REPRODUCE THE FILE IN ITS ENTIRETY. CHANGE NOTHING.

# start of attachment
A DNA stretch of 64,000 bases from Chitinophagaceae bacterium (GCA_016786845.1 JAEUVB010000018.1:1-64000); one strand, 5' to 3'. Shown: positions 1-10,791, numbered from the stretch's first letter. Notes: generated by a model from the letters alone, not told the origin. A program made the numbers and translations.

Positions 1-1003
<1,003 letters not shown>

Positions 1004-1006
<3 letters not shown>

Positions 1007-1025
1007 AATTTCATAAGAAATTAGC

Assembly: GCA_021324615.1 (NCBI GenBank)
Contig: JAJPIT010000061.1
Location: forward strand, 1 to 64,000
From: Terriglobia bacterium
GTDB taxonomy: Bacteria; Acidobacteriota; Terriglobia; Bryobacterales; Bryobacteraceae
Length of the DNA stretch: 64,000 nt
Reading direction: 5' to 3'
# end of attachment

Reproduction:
A DNA stretch of 64,000 bases from Chitinophagaceae bacterium (GCA_016786845.1 JAEUVB010000018.1:1-64000); one strand, 5' to 3'. Shown: positions 1-10,791, numbered from the stretch's first letter. Notes: generated by a model from the letters alone, not told the origin. A program made the numbers and translations.

Positions 1-1003
<1,003 letters not shown>

Positions 1004-1006
<3 letters not shown>

Positions 1007-1025
1007 AATTTCATAAGAAATTAGC

Assembly: GCA_021324615.1 (NCBI GenBank)
Contig: JAJPIT010000061.1
Location: forward strand, 1 to 64,000
From: Terriglobia bacterium
GTDB taxonomy: Bacteria; Acidobacteriota; Terriglobia; Bryobacterales; Bryobacteraceae
Length of the DNA stretch: 64,000 nt
Reading direction: 5' to 3'